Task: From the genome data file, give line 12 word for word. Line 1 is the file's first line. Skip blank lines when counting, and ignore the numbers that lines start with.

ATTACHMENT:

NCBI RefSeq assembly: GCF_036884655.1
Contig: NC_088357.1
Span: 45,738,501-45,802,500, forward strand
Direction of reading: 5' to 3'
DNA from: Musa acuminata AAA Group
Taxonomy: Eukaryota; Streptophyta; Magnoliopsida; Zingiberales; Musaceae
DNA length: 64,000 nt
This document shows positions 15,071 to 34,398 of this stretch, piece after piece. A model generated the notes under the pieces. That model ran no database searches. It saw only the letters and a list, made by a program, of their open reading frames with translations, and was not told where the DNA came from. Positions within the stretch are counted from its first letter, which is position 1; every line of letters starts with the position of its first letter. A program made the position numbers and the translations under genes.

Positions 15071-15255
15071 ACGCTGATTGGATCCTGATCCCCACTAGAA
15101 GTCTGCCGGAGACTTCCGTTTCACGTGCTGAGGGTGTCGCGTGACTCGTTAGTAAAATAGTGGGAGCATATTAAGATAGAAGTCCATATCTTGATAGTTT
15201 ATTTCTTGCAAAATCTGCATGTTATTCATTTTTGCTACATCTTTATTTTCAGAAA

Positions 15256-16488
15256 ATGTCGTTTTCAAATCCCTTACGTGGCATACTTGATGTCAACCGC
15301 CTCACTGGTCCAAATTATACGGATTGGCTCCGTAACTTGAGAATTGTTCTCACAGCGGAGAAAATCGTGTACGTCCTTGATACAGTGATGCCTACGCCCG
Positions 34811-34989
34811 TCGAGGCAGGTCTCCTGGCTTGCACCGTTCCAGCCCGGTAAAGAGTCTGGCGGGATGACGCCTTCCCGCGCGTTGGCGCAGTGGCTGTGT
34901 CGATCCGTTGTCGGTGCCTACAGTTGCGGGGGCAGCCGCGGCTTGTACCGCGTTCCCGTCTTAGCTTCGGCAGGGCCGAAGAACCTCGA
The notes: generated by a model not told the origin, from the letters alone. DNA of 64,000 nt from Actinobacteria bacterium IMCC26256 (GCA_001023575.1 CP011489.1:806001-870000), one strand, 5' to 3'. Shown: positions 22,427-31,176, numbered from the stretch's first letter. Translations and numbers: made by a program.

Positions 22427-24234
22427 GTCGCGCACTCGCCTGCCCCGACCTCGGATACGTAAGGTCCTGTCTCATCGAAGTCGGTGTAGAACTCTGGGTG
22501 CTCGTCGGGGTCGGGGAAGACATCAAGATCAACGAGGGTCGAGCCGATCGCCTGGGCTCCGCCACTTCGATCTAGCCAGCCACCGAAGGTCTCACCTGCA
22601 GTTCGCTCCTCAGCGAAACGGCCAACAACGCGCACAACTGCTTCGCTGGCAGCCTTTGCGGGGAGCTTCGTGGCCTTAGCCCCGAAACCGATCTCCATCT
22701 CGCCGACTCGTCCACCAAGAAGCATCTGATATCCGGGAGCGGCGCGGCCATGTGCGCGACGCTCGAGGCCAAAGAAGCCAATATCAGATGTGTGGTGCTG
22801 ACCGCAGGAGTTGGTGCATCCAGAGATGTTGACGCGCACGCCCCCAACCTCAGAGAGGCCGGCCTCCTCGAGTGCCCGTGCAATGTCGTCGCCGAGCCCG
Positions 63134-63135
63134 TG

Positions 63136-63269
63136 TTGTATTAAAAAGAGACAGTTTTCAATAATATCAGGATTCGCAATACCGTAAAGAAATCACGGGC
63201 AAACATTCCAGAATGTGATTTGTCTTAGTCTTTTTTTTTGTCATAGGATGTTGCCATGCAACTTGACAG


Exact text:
15201 ATTTCTTGCAAAATCTGCATGTTATTCATTTTTGCTACATCTTTATTTTCAGAAA